Tabby’s star, a star shown to have extremely erratic and unusual behaviors, has been a source of speculation for several years. It has been assumed that Tabby’s star’s erratic behavior originated from a dyson sphere, a hypothetical megastructure built by extraterrestrial life. This concept was debunked last year when astronomers observed the wavelengths of the star and determined that the star’s capricious behaviors were caused by dust, not aliens. A group of astronomers in Brazil have recently discovered a new star called “VVV-WIT-07,” which exhibits similar behaviors to Tabby’s star. With this new discovery, astronomers are gathering more information from these flickering stars.
In 1997, the Tabby star, also known as KIC 846285 or the Boyajian star, was first catalogued in the Tycho database. However, it wasn’t until 2009 when astronomers found fascinating observations of the object. While the Kepler Telescope was monitoring the light of over 100,000 stars, it discovered the unusual behaviors of Tabby’s light curve. Light curves, a graph that shows fluctuations in light emitted from an object, usually can be classified into distinct groups. For example, stars that usually have exoplanets orbiting them would have very similar light curves to each other. The reason Tabby’s star received attention is that its light curve is extremely different from those of other stars and does not follow a specific pattern. Due to the large fluctuations the star exhibited, an initially unpopular hypothesis gained quite a large following. The explanation? Aliens!
Astronomers have observed Tabby’s star for quite some time and have been unable to explain the fluctuations within its light. While astronomers worked diligently to find the solution, UFOlogists quickly jumped to conclusions. UFOlogists hypothesized that a dome-like structure, called a “dyson sphere,” surrounds the star and that extraterrestrial entities are harnessing the energy of the star. It wasn’t until last year that the whole alien craze came to a close. Astronomers finally found the answer, but the answer was not as attractive as the previous hypothesis. It turns out that the star’s fluctuations were caused by dust. The origin of the dust is still a mystery, but one thing is certain: a large amount of dust surrounds the star, not an alien megastructure.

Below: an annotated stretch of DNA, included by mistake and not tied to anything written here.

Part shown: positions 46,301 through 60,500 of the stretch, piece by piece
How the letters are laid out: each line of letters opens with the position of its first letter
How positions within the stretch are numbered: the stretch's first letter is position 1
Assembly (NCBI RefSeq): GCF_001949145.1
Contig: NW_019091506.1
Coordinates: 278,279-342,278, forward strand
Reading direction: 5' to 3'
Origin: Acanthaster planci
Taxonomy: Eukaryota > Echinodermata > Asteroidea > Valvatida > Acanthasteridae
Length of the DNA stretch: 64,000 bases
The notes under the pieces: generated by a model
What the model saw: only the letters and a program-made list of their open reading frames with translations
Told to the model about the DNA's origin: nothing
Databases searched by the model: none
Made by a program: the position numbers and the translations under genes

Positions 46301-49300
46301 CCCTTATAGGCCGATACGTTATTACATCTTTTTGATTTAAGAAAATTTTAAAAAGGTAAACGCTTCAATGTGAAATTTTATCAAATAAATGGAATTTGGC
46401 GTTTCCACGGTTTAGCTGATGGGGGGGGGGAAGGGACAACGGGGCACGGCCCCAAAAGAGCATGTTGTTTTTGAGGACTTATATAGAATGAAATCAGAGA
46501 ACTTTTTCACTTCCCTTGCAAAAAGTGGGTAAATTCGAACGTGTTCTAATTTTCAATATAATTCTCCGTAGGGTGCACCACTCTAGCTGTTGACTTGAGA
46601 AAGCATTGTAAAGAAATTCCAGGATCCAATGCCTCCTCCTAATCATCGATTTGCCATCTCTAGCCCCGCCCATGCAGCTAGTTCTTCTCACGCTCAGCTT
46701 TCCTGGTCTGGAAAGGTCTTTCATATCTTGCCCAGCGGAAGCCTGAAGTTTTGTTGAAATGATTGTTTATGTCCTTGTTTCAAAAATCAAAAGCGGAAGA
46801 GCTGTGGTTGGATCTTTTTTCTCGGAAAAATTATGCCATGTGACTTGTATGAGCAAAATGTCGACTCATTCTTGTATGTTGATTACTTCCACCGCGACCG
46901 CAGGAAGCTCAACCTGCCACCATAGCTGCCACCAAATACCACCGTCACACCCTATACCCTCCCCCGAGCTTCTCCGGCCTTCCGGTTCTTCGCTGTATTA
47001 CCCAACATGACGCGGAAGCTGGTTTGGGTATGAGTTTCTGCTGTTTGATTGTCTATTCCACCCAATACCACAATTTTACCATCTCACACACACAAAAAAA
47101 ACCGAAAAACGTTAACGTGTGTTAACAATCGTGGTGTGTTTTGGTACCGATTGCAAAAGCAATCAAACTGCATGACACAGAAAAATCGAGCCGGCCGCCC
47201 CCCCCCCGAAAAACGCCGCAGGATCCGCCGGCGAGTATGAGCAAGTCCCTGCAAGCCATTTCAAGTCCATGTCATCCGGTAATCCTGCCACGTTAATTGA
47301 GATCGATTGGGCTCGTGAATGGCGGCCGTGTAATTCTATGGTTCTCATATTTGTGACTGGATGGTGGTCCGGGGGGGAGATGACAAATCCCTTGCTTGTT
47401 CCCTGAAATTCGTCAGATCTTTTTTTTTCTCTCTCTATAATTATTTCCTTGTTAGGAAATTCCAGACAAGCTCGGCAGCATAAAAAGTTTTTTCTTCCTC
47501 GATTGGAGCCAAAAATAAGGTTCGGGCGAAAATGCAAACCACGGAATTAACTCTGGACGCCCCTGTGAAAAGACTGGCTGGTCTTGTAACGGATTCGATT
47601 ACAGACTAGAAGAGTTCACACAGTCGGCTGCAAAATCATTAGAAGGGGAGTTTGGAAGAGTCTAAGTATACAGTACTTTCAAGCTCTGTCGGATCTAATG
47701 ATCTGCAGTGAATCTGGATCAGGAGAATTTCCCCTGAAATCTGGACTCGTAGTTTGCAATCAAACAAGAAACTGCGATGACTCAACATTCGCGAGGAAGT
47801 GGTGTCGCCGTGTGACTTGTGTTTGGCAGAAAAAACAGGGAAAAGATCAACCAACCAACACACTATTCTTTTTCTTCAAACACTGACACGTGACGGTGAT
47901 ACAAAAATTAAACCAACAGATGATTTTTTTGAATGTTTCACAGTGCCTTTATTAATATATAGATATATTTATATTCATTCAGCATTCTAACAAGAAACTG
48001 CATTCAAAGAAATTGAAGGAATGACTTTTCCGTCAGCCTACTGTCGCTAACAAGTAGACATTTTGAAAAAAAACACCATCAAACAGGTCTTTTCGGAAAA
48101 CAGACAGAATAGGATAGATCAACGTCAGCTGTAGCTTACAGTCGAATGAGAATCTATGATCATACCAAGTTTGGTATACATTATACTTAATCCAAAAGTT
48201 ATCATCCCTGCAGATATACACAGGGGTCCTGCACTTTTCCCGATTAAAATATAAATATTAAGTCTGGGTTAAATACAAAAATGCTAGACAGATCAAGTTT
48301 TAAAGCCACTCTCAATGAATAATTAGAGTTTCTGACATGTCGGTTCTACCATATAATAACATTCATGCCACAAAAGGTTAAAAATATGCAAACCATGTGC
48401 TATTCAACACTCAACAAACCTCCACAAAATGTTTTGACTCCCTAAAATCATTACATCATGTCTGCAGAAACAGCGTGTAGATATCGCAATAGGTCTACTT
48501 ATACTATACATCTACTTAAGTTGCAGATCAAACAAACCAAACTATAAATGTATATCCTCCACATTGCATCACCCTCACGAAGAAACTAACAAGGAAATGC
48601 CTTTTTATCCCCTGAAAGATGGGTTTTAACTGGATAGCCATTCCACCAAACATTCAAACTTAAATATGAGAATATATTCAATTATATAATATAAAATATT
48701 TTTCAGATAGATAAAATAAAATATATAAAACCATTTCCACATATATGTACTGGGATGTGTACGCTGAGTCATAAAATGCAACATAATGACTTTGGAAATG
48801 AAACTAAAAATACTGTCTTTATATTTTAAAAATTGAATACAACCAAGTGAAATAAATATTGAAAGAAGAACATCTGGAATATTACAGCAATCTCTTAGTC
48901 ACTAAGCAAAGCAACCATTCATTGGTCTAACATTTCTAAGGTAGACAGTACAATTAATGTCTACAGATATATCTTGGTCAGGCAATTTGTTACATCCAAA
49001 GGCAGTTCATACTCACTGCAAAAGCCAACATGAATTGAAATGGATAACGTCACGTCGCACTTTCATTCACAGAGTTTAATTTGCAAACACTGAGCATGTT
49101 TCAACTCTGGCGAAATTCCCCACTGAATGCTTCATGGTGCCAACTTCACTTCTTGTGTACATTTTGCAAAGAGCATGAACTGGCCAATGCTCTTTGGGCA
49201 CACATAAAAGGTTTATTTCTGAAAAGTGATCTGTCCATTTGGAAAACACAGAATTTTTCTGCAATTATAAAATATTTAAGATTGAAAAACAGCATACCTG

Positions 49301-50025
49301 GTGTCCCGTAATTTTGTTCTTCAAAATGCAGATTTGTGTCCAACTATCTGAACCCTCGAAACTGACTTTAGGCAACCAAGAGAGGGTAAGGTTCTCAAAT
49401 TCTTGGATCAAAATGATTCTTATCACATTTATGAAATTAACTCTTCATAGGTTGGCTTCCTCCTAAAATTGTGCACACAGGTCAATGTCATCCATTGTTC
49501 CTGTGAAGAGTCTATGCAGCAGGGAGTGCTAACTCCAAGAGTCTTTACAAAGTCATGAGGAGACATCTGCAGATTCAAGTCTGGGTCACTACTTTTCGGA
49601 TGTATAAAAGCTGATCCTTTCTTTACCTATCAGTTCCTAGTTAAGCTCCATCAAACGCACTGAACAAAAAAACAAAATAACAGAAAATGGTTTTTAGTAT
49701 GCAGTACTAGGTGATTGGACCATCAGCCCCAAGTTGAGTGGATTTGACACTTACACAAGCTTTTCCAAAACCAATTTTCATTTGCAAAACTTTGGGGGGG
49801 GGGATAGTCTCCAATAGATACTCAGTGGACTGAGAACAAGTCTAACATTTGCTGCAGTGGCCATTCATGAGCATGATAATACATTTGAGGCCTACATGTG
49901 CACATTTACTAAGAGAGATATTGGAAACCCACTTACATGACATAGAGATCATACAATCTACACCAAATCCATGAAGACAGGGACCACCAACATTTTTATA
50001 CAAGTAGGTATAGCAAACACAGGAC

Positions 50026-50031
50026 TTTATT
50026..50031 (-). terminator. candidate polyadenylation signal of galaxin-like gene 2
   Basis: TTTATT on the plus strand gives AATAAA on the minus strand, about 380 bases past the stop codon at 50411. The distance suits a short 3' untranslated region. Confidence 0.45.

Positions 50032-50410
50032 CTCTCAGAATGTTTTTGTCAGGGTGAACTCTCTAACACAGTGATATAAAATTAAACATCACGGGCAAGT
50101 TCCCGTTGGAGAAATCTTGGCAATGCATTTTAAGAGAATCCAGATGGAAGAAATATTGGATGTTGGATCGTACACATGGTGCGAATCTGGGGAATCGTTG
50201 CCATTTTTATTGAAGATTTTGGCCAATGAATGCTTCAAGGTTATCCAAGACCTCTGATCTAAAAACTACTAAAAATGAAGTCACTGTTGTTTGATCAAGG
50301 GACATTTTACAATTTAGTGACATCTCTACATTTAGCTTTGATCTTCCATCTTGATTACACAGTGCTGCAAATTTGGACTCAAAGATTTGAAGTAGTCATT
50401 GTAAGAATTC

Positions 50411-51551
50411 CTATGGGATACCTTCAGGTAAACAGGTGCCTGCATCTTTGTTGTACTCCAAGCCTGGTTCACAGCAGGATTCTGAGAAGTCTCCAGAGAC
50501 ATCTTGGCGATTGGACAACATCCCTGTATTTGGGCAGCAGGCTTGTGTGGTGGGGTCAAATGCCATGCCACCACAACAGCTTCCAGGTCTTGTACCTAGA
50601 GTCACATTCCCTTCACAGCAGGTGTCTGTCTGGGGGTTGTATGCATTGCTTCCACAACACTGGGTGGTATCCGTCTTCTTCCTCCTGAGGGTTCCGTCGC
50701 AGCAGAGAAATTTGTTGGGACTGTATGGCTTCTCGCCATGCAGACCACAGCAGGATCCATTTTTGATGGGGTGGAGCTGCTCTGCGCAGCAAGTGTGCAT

The mechanism behind these dusty stars is still unknown, but a recently discovered object designated “VVV-WIT-07” may provide new insight into it. Astronomers at the University of Santa Catarina in Florianopolis, Brazil reported the object on November 6, 2018. VVV-WIT- 07’s properties are quite interesting due to the amount of dimming it exhibits. VVV- WIT-07s dimmed by approximately 80% of its brightness, in contrast to Tabby’s star, which dimmed by 20%. Another recently discovered star, J1407, dimmed by almost 95%!
Astronomers are still unsure about these flickering stars, but do know the behaviors are most likely linked to dust particles surrounding them. For now, astronomers are looking to find more of these stars to determine whether or not they are a common phenomenon. The one thing astronomers are certain of right now is that the flickering of these stars is not caused by aliens.